Four out of ten people admit to tasting their pet's food.
(StudyFinds.org) – NEW YORK When pets are present, be aware that anything can become "food," according to a recent study. Approximately four times every day, the average pet owner discovers their animal eating something they shouldn't.
According to a survey of 2,004 cat and dog owners, 61 percent of them had lost sleep over the possibility of their pet ingesting something they shouldn't. Another 39% have discovered their pet foraging through the garbage. The research, conducted on behalf of ElleVet, found that more than half of respondents (56%) use the words "stop" and "no" to stop their cat's bad behavior, while around a third (35%) may put their pet on "time out."
Unnecessary vocalization or barking (41 percent), climbing on drapes or other furniture (40 percent), and taking food from a human's dish are among the other sins that respondents see (38 percent ).
According to Dr. Joseph Wakshlac, professor of nutrition and sports health at Cornell University's College of Veterinary Medicine, your dog or cat's habits aren't usually motivated by malice.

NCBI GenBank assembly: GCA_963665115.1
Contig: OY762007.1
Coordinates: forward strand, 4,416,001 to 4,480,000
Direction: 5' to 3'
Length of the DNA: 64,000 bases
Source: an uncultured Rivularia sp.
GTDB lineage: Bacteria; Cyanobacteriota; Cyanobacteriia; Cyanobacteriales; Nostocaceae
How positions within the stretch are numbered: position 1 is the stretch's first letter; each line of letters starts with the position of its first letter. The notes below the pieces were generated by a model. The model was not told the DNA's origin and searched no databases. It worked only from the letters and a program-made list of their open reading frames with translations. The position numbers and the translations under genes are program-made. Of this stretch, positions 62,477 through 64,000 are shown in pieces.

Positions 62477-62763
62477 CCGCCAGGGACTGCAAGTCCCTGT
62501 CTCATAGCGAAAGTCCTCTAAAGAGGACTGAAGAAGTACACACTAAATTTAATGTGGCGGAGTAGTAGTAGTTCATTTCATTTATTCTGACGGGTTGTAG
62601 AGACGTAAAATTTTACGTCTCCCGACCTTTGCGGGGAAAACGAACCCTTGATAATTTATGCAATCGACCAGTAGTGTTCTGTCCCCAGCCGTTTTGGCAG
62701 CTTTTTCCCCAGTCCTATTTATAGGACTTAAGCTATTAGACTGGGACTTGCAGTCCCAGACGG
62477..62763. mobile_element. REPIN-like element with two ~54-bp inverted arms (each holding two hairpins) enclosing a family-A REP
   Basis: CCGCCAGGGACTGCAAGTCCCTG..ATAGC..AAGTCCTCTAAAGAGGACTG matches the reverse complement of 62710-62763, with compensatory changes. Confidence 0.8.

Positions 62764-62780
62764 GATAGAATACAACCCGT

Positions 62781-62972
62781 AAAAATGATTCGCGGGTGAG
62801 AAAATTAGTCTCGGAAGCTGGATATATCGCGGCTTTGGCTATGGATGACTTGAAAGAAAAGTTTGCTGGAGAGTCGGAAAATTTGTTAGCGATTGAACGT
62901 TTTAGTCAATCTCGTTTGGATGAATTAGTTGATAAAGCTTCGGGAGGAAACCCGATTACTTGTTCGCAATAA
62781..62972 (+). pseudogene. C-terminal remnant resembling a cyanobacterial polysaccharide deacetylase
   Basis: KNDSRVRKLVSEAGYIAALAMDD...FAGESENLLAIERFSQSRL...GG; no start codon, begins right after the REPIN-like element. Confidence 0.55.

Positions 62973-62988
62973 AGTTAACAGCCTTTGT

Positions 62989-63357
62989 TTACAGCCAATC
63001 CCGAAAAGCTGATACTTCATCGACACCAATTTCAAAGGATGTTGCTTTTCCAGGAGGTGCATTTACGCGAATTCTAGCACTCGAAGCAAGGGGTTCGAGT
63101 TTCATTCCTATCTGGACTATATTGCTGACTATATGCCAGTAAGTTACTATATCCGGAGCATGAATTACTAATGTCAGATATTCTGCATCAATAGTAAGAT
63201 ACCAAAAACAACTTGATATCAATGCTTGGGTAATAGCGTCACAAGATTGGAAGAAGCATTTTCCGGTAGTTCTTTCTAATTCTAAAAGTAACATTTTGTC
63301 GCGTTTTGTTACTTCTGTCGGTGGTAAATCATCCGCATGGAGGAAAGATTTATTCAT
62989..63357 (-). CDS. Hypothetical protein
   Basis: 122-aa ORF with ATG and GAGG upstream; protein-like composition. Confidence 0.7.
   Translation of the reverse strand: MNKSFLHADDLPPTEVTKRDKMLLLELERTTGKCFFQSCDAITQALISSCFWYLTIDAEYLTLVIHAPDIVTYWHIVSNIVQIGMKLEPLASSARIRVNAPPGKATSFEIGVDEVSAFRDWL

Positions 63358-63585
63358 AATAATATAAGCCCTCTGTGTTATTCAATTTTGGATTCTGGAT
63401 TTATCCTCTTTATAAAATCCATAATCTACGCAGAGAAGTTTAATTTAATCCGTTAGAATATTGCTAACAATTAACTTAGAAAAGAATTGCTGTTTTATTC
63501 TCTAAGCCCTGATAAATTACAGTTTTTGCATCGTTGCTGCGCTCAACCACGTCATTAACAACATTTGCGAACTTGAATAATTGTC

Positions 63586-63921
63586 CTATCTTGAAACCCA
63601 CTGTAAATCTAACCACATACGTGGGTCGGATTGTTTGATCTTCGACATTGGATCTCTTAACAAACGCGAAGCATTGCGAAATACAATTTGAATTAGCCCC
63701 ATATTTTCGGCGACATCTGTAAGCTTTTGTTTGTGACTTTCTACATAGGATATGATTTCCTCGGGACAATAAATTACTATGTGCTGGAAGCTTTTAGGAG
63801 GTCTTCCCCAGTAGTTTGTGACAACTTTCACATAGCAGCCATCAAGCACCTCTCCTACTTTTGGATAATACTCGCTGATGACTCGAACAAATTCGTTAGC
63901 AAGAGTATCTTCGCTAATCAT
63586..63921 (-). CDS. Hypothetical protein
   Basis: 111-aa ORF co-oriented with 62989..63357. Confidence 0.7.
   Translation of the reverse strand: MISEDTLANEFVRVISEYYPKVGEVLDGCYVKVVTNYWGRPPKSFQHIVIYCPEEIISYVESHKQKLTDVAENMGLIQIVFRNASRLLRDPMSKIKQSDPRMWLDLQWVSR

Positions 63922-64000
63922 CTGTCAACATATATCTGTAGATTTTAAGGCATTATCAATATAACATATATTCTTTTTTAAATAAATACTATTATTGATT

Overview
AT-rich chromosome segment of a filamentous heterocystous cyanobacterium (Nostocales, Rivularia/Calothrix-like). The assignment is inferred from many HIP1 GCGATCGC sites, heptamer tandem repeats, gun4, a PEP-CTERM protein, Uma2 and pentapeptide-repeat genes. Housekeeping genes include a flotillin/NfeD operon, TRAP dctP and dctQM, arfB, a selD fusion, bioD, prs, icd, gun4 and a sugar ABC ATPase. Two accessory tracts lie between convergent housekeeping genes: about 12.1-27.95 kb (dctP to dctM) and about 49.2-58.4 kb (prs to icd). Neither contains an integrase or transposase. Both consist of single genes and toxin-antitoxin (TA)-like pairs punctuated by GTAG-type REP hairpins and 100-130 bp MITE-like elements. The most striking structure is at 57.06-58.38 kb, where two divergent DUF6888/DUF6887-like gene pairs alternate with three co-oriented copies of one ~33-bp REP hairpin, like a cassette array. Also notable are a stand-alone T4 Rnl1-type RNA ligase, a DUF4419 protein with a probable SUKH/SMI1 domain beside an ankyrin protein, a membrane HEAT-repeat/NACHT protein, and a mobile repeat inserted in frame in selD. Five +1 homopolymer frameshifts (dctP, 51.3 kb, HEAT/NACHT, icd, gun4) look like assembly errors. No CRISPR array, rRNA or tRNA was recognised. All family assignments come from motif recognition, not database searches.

Ingestion of foreign goods can be a taught behavior in dogs in many circumstances, Wakshlag writes in a statement. "This is especially true when another animal in the house is playing with or eating it." "In addition, research has shown that when dogs are in GI distress, they will eat or lick foreign things, thus this behavior should be followed up with queries about appetite, nausea, or regurgitation."
Taste test of pet food
The poll also looked into how far pet owners will go to control what gets into their pets' bodies. Almost three-quarters of people (74%) will study product reviews before giving it to their dogs.
However, 39% of pet owners go so far as to try the product on themselves first, with food (56%) and treats (53%) being the most popular things tasted first! 53 percent of individuals who have acted as guinea pigs for their own pets done so merely out of curiosity. Another 29% admit that the product was enjoyable to them.
When it comes to new goods for their pets, nearly half of the respondents (46%) trust their veterinarian the most, therefore it's no surprise that 48 percent speak with their veterinarian regarding the safety of a new product. Over three-quarters of respondents (77%) say they are well-informed on what they may and cannot give their dogs.
Seventy-one percent say they are more cautious about offering new things to their pets than they are about trying anything new themselves. 77 percent of pet parents regularly watch their pet after giving them something new, regardless of who they consult.
Because dogs and cats have different toxicities than people, Wakshlag says, it's always safer to utilize treatments that are particularly made with species in mind.We know these products have been examined by a third party, so using goods with the National Animal Supplement Council mark of approval is the safest.